Newton singlehandedly contributed more to the development of science than any other individual in history. He surpassed all the gains brought about by the great scientific minds of antiquity, producing a scheme of the universe which was more consistent, elegant, and intuitive than any proposed before. Newton stated explicit principles of scientific methods which applied universally to all branches of science. This was in sharp contradistinction to the earlier methodologies of Aristotle and Aquinas, which had outlined separate methods for different disciplines.
Although his methodology was strictly logical, Newton still believed deeply in the necessity of a God. His theological views are characterized by his belief that the beauty and regularity of the natural world could only “proceed from the counsel and dominion of an intelligent and powerful Being.” He felt that “the Supreme God exists necessarily, and by the same necessity he exists always and everywhere.” Newton believed that God periodically intervened to keep the universe going on track. He therefore denied the importance of Leibniz’s vis viva as nothing more than an interesting quantity which remained constant in elastic collisions and therefore had no physical importance or meaning.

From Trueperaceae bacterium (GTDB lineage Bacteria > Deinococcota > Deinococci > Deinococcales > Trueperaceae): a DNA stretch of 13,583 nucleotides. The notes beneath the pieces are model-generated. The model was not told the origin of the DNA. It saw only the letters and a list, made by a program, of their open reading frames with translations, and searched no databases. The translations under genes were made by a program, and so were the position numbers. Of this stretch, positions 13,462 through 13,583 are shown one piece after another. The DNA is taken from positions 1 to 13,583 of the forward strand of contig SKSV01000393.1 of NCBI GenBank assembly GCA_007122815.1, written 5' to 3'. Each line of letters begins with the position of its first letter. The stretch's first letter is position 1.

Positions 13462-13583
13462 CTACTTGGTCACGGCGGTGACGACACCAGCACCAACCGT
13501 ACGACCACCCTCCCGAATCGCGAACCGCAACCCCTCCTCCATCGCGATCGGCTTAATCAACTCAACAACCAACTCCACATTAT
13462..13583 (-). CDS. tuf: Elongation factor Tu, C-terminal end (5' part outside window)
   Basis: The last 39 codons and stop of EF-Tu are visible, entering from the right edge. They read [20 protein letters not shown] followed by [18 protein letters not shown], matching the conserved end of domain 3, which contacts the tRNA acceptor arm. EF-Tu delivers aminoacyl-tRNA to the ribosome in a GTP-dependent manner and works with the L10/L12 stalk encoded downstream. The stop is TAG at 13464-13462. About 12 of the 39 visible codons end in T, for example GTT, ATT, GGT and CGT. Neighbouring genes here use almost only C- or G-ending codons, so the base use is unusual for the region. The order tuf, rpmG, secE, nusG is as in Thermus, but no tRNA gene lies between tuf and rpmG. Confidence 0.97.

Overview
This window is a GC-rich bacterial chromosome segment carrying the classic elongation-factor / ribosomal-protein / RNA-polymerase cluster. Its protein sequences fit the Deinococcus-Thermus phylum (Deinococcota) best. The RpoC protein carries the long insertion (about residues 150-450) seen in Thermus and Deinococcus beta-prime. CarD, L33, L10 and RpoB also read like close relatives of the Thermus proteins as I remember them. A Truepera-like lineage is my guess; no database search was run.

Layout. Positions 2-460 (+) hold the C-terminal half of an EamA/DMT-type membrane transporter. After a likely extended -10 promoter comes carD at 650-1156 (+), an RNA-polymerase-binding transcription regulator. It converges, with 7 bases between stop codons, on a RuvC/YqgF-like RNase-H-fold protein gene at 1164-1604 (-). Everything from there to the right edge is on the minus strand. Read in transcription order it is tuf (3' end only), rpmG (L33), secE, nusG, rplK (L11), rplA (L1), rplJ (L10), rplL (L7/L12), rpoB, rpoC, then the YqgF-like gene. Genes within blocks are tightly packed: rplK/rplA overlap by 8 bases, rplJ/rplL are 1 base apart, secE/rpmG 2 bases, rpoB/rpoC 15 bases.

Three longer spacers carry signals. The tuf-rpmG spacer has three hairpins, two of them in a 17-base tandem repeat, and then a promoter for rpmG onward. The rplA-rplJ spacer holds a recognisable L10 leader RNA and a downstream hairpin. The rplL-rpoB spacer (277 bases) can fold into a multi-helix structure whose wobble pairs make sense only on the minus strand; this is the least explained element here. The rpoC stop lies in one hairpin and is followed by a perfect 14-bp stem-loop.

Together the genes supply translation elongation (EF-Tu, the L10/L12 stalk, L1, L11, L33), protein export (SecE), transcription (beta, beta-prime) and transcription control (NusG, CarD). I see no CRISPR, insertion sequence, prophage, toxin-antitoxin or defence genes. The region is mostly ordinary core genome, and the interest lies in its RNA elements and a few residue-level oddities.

Although earlier philosophers such as Galileo and John Philoponus had used experimental procedures, Newton was the first to explicitly define and systematize their use. His methodology produced a neat balance between theoretical and experimental inquiry and between the mathematical and mechanical approaches. Newton mathematized all of the physical sciences, reducing their study to a rigorous, universal, and rational procedure which marked the ushering in of the Age of Reason. Thus, the basic principles of investigation set down by Newton have persisted virtually without alteration until modern times. In the years since Newton’s death, they have borne fruit far exceeding anything even Newton could have imagined. They form the foundation on which the technological civilization of today rests. The principles expounded by Newton were even applied to the social sciences, influencing the economic theories of Adam Smith and the decision to make the United States legislature bicameral. These latter applications, however, pale in contrast to Newton’s scientific contributions.
It is therefore no exaggeration to identify Newton as the single most important contributor to the development of modern science. The Latin inscription on Newton’s tomb, despite its bombastic language, is thus fully justified in proclaiming, “Mortals! rejoice at so great an ornament to the human race!” Alexander Pope’s couplet is also apropos: “Nature and Nature’s laws lay hid in night; God said, Let Newton be! and all was light.”